Hi everyone,

I could really use some help with this problem:

Let H be the subset of S_{3}consisting of all the permutations that leave the element 2 fixed.

(i) Prove that H is a subgroup.

(ii) Prove that H is isomorphic to S_{2 }

NOTE: I am unfamiliar with this site, so my work is not written in standard notation. I am sorry it's difficult to read, but thank you for bearing with me.

I began the problem by writing out all of the permutations contained in S_{3}and found that the two permutations which kept 2 fixed were the identity permutation, p_{0}= (1 2 3 /1 2 3) and another permutation m_{2}= (1 2 3 /3 2 1). Therefore H = {p_{0}, m_{2}}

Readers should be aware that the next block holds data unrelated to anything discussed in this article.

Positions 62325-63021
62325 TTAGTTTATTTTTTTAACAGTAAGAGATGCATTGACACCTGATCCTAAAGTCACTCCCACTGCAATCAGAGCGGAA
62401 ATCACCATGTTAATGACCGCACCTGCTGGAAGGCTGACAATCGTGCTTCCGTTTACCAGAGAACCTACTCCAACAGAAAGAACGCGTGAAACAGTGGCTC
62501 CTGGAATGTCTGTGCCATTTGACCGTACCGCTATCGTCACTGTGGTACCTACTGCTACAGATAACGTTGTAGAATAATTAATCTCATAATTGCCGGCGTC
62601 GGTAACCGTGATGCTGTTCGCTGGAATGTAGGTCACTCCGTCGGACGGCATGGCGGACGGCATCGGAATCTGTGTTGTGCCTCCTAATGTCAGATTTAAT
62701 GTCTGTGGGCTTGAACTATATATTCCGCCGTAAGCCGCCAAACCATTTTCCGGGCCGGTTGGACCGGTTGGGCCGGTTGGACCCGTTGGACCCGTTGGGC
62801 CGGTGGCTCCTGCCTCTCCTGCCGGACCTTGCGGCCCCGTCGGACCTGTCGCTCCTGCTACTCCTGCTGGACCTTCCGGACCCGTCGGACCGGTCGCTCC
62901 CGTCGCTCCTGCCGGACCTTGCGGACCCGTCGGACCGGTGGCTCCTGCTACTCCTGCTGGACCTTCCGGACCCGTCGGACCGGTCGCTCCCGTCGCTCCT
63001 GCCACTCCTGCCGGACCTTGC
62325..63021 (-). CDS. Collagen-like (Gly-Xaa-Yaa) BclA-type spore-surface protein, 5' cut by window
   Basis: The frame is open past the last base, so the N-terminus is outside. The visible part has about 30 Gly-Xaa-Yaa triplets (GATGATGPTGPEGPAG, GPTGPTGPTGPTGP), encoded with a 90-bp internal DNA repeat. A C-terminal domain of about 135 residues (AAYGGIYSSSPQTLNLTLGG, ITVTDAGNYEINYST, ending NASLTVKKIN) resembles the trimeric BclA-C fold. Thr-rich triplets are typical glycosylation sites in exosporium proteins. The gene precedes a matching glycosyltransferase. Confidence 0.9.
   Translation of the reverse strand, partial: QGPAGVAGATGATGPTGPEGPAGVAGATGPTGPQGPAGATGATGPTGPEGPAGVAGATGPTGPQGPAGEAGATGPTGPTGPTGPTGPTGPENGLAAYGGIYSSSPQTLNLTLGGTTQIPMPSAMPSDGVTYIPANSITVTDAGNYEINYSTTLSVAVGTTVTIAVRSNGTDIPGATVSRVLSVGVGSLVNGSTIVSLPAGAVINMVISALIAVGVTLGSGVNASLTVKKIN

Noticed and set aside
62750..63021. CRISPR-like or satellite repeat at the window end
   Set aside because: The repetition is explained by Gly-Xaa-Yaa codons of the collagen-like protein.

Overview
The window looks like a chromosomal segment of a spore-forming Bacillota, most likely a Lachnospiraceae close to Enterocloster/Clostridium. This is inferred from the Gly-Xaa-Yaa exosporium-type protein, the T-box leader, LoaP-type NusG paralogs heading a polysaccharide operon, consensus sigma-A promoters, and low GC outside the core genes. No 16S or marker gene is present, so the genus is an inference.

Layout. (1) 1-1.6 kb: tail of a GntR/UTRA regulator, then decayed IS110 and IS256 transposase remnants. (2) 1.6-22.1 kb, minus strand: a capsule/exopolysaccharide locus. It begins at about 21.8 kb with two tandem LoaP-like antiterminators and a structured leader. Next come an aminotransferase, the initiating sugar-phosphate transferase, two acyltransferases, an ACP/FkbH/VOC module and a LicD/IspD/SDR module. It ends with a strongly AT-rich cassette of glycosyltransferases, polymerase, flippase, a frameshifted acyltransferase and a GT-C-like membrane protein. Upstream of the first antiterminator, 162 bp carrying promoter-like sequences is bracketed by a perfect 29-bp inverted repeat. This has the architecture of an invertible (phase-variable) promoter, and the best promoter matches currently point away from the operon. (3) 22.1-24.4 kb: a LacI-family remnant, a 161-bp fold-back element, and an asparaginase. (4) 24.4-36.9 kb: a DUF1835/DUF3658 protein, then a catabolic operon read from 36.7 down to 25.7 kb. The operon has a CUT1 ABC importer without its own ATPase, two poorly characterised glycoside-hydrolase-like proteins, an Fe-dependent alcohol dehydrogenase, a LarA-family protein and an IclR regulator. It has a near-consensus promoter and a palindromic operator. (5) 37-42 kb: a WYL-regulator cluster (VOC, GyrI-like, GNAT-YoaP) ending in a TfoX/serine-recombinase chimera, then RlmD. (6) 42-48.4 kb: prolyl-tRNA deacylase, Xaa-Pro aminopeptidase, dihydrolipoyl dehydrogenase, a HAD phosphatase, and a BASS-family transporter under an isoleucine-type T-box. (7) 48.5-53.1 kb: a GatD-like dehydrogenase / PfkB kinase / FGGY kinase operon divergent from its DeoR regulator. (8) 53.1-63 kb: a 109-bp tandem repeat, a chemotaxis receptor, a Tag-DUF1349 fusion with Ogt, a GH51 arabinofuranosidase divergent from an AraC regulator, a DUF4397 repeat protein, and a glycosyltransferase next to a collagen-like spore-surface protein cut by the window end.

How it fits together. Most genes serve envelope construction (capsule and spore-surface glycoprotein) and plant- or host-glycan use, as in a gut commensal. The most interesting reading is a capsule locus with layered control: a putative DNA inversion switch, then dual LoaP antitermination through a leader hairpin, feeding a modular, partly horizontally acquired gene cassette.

(i) To start the proof, I wrote out the group table for H and noted that it was closed.

Then for the identity:

p_{0 * }p_{0 = }p_{0 }m_{2 * }p_{0 }_{= }m_{2 }_{Therefore, the identity element, }p_{0, is also in H }_{ Then for the inverse: }p_{0 * }p_{0 = }p_{0 }m_{2 * }m_{2 }= p_{0 }Therefore, every element has an inverse

Thus, H is a subgroup of S_{3}

(ii) This part of the problem was much trickier for me...

I defined S_{3}as {e = (1 2 /1 2), a = (1 2 /2 1)}

I then defined a function from H to S2 such that identities were mapped to identities (f(Po) ---> e) and the remaining two permutations were mapped to each other (f(m2) ---> a). As a result, I had a bijective function. Therefore, the only thing left to find is a homomorphism.

Using the above defined function, I computed:

f(p0 * m2) = f(p0) * f(m2)

f(m2) = e * a

a = a

f(m2 * p0) = f(m2) * f(p0)

f(m2) = a * e

a = a

Thus, a homomorphism.

Therefore, H is isomorphic to S2.

Is this a valid proof?

Thank you for any guidance you can provide me!